The inspiration for a boycott arose on December 1, 1955 when Rosa Parks infamously refused to give up her seat to a white person. Despite being told numerous times by the driver and the police to get out of her seat, she sat defiantly before being escorted off the bus to jail. This was considered the final straw for black community. Rosa Parks described the day: "All I was doing was to get home from work", "I had no idea history was being made, I was just tired of giving up".
On December 5, 1955, the most infamous boycott during the Civil Rights era began: The Montgomery Bus Boycott. The ultimate goal was for the bus company to change their segregation policy of blacks giving up their seat to white people. The African American community decided to draw attention to their cause by refusing to ride the buses, thereby causing the company to lose money. The boycott was successful. On December 20, 1956, the United States Supreme Court ruled that the Montgomery and Alabama bus segregation policies were unconstitutional.
After the 1964 season, the AFL (before the NFL merger) was hosting the All-Star Game in New Orleans, Louisiana. However, after African American players were refused service and disrespected at numerous New Orleans hotels and business, the AFL declared a boycott in New Orleans. Led by Buffalo Bills players including Cookie Gilchrist, the boycott successfully moved the All-Star Game to Houston, Texas.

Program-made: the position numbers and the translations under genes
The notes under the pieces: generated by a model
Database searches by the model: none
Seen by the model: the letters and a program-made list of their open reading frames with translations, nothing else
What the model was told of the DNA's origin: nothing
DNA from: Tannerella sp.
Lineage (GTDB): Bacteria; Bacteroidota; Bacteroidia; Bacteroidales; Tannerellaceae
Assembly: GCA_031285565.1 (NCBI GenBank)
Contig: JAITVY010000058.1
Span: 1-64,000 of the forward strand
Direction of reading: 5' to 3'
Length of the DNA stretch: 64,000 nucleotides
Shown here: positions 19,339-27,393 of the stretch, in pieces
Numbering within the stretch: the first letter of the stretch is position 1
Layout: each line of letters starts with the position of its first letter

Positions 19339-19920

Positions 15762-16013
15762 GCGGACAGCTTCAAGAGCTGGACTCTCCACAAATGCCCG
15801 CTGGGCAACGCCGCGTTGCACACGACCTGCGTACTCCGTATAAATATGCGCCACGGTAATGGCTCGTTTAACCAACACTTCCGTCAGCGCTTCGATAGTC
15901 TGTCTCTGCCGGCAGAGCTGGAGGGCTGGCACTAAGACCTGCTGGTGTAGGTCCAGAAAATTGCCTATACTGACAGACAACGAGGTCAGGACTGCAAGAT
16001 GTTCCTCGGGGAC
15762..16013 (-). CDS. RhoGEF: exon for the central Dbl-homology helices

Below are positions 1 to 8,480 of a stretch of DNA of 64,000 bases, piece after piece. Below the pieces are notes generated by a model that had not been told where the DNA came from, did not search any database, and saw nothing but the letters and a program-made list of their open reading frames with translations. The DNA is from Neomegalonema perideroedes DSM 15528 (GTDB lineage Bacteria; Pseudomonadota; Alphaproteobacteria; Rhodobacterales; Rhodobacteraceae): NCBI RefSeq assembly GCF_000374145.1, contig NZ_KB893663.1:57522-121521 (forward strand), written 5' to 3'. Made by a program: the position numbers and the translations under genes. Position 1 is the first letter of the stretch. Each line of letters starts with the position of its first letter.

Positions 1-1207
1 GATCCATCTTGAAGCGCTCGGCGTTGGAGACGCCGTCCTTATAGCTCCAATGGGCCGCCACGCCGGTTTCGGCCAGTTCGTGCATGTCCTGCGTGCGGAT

In 1960, on Dryades St. New Orleans, LA, there were stores owned by white people, whereas the customers were predominately African American. Blacks could shop at the stores, but were unable to be employed in the stores unless they wanted to be a janitor. Three black men formed the Consumers' League of Greater New Orleans to end employment discrimination and segregation in the area. The newly formed organization therefore created a boycott a day before Easter. Because of the boycott, some stores closed or moved to other suburbs rather than hire blacks, while other blacks shopped elsewhere. However, many blacks were hired at all levels of employment, so the boycott can be viewed as a success.
In 1963, Dr. King's Southern Christian Leadership Conference started the Birmingham campaign to end discriminatory economic policies in Alabama. They boycotted businesses that only hired white people or had segregated restrooms. The protesters had sit-ins and marches with the goal of getting arrested which would create crowded jails. This created a burden to the police and the courts and brought national attention to their cause. As a result of their campaign, many segregation signs in Birmingham went down, and public places became more open to all races.